FMRS Report: The World after Brexit and Trump

On April 28, 2017, INESS in cooperation with Austrian Economics Center organized in Slovakia Free Market Road Show, a part of a series of conferences and panel discussions that tours all over Europe – from Scandinavia to Montenegro, from Spain to Ukraine. Over 400 experts participate overall, presenting aspects of key economic questions in 45 cities, involving the audience in a vital discussion on economic and public policy questions. The event in Bratislava has now become a tradition, with one of the highest turnouts. This year’s topic of th event was “The World after Brexit and Trump”.

Approximately a hundred participants from various backgrounds and professions gathered at Hotel Tatra. Richard Ďurana (Director of INESS) opened the conference with a few organizational remarks, then gave the floor to the first discussion panel chair, Lukáš Krivošík (editor, týždeň weekly).

photo-17Dr. Christopher Lingle was the first speaker. He talked mainly about Brexit and Donald Trump’s victory in the U.S. presidential election. Dr.Lingle considers both of these events to be the manifestation of people’s revolt against the political elites which are making use of the opportunity to implement the rules according to their liking, and not for the benefit of the common people. He criticized the proposals of social democrats as they do not bring about the improved economic prosperity of the citizens. Dr. Lingle sees Brexit as a powerful sign that the public wants to have more say in the decision-making processes.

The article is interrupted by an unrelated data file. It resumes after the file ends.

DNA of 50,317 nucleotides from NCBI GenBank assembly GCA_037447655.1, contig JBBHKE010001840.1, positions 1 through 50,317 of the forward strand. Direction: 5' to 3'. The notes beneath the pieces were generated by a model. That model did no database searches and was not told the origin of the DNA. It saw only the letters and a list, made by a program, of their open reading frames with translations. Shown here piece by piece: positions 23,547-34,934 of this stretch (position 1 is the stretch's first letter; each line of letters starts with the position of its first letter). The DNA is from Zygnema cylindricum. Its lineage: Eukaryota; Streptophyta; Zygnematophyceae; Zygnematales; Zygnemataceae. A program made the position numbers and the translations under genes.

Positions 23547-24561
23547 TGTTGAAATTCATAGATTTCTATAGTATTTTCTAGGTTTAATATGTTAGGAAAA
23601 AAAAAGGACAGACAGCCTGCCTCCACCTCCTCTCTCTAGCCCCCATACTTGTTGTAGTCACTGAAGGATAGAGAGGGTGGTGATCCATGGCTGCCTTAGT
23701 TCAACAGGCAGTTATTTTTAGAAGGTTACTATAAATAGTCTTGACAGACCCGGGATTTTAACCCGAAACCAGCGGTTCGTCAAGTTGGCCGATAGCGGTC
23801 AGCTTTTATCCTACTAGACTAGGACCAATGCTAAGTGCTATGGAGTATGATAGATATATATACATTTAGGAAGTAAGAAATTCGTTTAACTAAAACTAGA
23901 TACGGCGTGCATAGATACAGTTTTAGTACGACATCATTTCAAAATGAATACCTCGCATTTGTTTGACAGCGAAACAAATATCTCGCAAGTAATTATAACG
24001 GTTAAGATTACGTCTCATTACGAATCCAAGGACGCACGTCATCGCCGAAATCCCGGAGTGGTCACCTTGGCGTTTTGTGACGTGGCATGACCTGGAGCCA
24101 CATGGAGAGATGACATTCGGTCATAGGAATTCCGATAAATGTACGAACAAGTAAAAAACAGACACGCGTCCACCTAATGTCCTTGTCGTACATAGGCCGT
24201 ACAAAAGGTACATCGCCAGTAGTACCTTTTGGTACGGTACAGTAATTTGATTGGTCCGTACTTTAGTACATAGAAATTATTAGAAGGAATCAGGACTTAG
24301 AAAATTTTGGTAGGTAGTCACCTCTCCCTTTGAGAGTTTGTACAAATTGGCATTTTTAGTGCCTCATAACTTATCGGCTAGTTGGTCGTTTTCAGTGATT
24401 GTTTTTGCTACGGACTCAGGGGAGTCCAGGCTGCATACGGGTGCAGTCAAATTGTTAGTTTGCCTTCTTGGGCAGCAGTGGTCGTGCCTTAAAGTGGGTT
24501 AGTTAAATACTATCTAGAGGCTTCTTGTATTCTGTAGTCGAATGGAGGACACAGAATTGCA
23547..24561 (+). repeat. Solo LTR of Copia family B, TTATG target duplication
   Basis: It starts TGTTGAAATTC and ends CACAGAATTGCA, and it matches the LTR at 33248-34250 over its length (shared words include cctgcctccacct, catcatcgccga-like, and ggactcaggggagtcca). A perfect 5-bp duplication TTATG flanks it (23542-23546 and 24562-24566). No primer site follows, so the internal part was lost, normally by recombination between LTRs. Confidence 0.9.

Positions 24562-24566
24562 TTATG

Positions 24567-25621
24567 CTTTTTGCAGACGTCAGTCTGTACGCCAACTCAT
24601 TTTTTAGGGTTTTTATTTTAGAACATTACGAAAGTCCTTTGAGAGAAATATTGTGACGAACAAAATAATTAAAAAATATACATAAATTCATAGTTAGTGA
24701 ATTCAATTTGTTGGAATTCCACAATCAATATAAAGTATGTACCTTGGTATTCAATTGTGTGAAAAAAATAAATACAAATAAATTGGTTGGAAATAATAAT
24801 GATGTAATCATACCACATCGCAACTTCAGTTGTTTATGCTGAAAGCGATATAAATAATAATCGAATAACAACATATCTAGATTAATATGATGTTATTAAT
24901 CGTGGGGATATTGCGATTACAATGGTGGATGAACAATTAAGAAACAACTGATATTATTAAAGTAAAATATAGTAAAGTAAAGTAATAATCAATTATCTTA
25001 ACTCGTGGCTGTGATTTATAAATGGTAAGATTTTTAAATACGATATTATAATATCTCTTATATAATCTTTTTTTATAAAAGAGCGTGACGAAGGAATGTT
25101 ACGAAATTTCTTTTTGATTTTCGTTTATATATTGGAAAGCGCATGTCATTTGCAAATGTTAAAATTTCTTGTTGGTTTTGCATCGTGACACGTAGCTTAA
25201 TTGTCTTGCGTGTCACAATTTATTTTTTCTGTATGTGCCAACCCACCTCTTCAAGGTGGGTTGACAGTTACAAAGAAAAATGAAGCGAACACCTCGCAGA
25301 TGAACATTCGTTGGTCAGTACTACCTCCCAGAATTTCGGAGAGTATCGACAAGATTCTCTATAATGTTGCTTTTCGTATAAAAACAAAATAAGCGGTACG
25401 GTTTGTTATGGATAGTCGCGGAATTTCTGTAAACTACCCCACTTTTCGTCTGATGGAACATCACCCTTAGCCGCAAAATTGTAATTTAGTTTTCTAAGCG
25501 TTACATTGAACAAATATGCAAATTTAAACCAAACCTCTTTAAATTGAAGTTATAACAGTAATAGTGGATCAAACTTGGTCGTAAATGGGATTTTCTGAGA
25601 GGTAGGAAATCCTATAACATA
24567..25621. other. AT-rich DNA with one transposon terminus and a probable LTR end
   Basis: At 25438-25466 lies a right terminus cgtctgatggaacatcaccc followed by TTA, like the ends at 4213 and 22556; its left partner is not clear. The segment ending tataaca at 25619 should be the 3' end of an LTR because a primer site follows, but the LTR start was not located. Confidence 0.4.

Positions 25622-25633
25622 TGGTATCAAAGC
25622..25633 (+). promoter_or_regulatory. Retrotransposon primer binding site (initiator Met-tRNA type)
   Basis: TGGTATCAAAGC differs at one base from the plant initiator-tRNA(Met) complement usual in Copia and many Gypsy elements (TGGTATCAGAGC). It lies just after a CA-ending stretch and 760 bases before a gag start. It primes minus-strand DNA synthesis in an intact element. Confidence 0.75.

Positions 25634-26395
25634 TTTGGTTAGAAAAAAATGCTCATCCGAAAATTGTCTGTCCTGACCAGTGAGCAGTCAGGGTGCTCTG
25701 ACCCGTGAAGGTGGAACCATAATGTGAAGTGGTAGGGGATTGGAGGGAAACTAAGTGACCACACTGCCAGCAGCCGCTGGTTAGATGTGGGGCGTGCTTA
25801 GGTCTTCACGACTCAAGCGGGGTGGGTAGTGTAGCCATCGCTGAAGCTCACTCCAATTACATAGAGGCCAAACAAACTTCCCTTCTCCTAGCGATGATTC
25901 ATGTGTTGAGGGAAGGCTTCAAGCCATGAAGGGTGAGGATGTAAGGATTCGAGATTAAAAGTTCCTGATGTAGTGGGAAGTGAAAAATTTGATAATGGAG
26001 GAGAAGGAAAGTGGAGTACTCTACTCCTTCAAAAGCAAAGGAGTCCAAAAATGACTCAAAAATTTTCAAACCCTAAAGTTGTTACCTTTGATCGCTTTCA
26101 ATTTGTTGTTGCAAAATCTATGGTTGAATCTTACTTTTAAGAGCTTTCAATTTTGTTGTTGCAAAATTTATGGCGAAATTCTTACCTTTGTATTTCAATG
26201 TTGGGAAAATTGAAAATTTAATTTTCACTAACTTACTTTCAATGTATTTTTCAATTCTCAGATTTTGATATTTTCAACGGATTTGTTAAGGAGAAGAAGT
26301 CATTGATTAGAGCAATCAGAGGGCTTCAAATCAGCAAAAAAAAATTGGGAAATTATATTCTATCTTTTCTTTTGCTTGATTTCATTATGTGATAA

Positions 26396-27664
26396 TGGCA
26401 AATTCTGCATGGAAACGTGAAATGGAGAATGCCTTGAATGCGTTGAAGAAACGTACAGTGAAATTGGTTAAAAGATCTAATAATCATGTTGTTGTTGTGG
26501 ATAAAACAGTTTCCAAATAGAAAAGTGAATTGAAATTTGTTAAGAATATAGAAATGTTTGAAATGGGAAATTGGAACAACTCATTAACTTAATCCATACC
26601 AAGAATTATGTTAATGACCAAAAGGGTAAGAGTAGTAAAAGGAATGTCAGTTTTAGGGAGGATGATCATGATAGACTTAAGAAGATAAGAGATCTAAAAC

Dr. Lingle was followed by the second speaker, Dr. Robert Murphy (Texas Tech University). Dr. Murphy spoke about taxation and harmful state subventions in economics. He also criticized the way in which international companies are taxed, as it is the main cause of rising prices for the end customers. Dr. Murphy further emphasized that excess taxation halts prosperity.

photo-14Furthermore, Juraj Karpiš (INESS) was talking about the risks of abolishing cash under the veil of security measures. Mr. Karpiš labeled limiting the use of cash as a protectionist tool, mentioning a number of examples from around the world, where there was imposed a limit on handling cash above a certain threshold (including Slovakia), not omitting the impact these limitations have. He also added that countries with no such limits do not have issues with higher crime rates than those with such constraints, as lowering the crime rates is one of the arguments governments use when implementing these regulations.

The fourth speaker was Mr. Michael Jäger (Taxpayers Association of Europe and Bavarian Taxpayers Association), who circled back to the topic of taxation. Mr. Jäger warned against the implementation of a fiscal union which would impose unitary tax in all of the EU countries. He highlighted the advantages of tax competition, which maintains the pressure to improve the taxation policies of individual countries, adding that this competition is one of the most important features of free trade, along with including the public in the debate and informing it about the progress.

photo-13Richard Ďurana (INESS) closed the first panel with his contribution, focusing on intellectual property rights. Patents and their protection was previously introduced with the aim of fostering innovation and competition. However, as Dr. Ďurana explained, the current system of patent protection creates an impulse for rather monopoly creation than innovations. Furthermore, he pointed out the phenomenon of attributing certain inventions to specific people, when it is known that several people in different parts of the world have “discovered” the same thing. Dr. Ďurana also mentioned the phenomenon of the so-called patent-wars, where companies are more likely to invest in winning the court cases than to bring forth new innovations, as well as patent trolling with serious economic damages for the economy.